If you’re moving to Germany on a job seeker visa or to study, you may have heard the term “Blocked Account” or Sperrkonto.
Essentially, this refers to a special kind of bank account used to prove your financial independence to the German authorities. We’ve put together a separate article for more general info about the best German bank accounts for expats.
To grant you a visa, the German Embassy or Consulate will want to know that you’ll be able to support yourself in Germany, either while studying or while looking for work. The blocked account is how you give them that assurance.
You pay a single lump payment into the account annually, which must meet a minimum requirement set by the German government. Once that’s done, you’re only able to withdraw that money in monthly instalments.
As of 1 January 2020, you’re required to deposit a minimum of €10,236 per year. From that sum, you can then withdraw up to a monthly maximum of €853.
This is the amount deemed to be the minimum sum necessary for a single person’s basic subsistence in Germany. More on cost of living in Germany in general here.
Who is a Blocked Account for, and what is the process to open one?
Most commonly, blocked German bank accounts are a necessity for students.
However, you may also need one if you’re moving to Germany from outside the EU and don’t have an immediate source of income upon arrival.
This is dependent upon your country of origin and the visa application criteria as stipulated by the German Embassy or Consultate there.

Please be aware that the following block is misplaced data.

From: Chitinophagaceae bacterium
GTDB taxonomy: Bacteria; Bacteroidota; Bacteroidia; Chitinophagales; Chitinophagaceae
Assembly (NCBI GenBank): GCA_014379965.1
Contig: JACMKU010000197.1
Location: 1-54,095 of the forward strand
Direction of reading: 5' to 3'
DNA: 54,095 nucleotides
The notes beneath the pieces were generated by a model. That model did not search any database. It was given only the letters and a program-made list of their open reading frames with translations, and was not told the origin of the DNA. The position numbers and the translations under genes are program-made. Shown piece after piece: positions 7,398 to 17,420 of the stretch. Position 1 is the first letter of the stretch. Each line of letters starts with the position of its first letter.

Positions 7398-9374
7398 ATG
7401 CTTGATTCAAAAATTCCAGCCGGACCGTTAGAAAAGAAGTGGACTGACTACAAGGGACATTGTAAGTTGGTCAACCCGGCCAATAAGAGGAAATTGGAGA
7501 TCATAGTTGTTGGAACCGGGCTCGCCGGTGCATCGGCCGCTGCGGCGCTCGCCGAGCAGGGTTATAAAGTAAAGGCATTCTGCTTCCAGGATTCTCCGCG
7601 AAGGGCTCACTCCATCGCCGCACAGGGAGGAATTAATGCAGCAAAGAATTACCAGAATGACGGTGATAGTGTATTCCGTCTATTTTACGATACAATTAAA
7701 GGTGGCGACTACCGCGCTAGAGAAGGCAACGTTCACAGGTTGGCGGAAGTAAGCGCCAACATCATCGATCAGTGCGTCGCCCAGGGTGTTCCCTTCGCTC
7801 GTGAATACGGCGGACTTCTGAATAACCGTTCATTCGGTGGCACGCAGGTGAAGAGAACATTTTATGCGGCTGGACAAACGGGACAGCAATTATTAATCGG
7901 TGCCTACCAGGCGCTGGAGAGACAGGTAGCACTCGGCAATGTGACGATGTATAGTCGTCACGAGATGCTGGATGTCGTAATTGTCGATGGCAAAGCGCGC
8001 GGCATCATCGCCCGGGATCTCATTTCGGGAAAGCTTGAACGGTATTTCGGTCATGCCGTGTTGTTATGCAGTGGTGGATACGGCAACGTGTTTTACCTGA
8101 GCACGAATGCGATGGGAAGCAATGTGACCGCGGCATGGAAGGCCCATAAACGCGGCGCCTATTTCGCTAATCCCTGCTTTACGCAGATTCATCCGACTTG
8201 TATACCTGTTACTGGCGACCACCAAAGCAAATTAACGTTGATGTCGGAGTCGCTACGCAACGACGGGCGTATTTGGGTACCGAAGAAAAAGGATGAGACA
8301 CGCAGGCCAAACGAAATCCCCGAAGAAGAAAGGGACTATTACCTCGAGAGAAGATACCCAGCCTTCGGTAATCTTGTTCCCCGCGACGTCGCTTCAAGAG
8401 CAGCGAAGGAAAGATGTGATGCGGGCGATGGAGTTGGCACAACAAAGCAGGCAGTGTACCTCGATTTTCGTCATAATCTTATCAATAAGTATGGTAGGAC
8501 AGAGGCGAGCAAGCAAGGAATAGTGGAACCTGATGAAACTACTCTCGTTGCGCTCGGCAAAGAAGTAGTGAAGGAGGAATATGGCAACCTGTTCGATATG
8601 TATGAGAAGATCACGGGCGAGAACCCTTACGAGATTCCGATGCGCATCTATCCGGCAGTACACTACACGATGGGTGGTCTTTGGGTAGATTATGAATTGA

If you’re someone who needs a blocked account, it’s going to be a prerequisite for many of your upcoming administrative hurdles.
If you’re a student, you won’t be able to obtain a student visa or residence permit without a Sperrkonto (unless you’re coming to Germany on a fully-funded scholarship, in which case no blocked bank account is necessary).
Even if you don’t need a visa to enter Germany, unless you can prove a stable income immediately, you may need a blocked account in order to apply for a residence permit. In most cases, however, some other proof of financial means to support yourself will be sufficient.
For those of you who DO require one, this is a crucial step to get right first time to avoid any delays or administrative hassles during your residence permit or visa application.
How do you open a blocked account?
Thankfully, opening a blocked bank account is quite simple, as long as you take the right approach.
Choosing a Provider
First you’ll need to choose a provider for the account. Your two main options when applying from outside of Germany are Deutsche Bank and Fintiba. Applying for an account from within Germany presents a greater choice of options.
Making your application
The exact application process will differ depending on your choice of provider. We’ll outline the process for both Deutsche Bank and Fintiba below.
Applying with Fintiba
With Fintiba, you’ll only need your passport or a valid ID card to register your account. Usually it takes around 10 minutes to have your blocked account set up and ready to receive payment.
Here’s how the process breaks down:
- Register with Fintiba, either on their website or in their App.
- Fill in the application form with your personal details.
- Use their online platform to set up and manage your blocked account.
- Once you’ve got your account details, make your lump-sum payment and pay the initial fee charged by your bank.
- Wait for your application to be processed.
- Receive a confirmation email that your account is set up and good to go, with your deposit made.
- Once you’ve arrived in Germany, Fintiba will help you set up a regular bank account to receive the monthly payments from your blocked account.
Here’s a video from Fintiba that takes you through how to make an application online.
Applying with Deutsche Bank
With Deutsche Bank, the process is a little more complicated. First you’ll need to download a PDF application form from their website, and fill that in. Then you’ll need to compile the following to complete your application: